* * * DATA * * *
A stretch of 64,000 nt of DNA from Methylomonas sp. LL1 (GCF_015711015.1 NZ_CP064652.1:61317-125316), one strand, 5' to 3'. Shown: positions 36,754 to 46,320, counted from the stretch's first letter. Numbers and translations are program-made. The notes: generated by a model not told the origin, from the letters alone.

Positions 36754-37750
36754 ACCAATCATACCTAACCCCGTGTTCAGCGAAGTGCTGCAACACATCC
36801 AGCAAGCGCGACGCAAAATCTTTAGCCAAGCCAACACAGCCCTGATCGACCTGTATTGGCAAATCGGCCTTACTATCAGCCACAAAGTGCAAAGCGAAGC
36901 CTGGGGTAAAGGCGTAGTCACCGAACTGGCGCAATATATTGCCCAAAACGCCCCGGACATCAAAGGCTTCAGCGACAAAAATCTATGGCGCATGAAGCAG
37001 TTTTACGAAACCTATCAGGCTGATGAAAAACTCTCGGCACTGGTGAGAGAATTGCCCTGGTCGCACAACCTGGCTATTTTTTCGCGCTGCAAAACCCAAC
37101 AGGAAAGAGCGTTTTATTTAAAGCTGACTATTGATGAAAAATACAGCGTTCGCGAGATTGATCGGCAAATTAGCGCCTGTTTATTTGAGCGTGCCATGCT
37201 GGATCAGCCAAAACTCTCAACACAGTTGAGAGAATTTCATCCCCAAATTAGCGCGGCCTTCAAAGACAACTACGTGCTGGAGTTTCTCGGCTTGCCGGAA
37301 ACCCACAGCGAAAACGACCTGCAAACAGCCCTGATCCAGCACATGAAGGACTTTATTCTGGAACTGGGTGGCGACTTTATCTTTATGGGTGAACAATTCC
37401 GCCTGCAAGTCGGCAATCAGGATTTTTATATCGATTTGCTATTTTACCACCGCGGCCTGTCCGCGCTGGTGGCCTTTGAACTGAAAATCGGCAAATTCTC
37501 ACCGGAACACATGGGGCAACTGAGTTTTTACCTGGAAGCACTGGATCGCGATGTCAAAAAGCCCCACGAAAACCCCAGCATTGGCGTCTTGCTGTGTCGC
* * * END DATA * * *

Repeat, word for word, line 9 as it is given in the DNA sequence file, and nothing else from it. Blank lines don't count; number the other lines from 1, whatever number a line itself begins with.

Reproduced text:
37301 ACCCACAGCGAAAACGACCTGCAAACAGCCCTGATCCAGCACATGAAGGACTTTATTCTGGAACTGGGTGGCGACTTTATCTTTATGGGTGAACAATTCC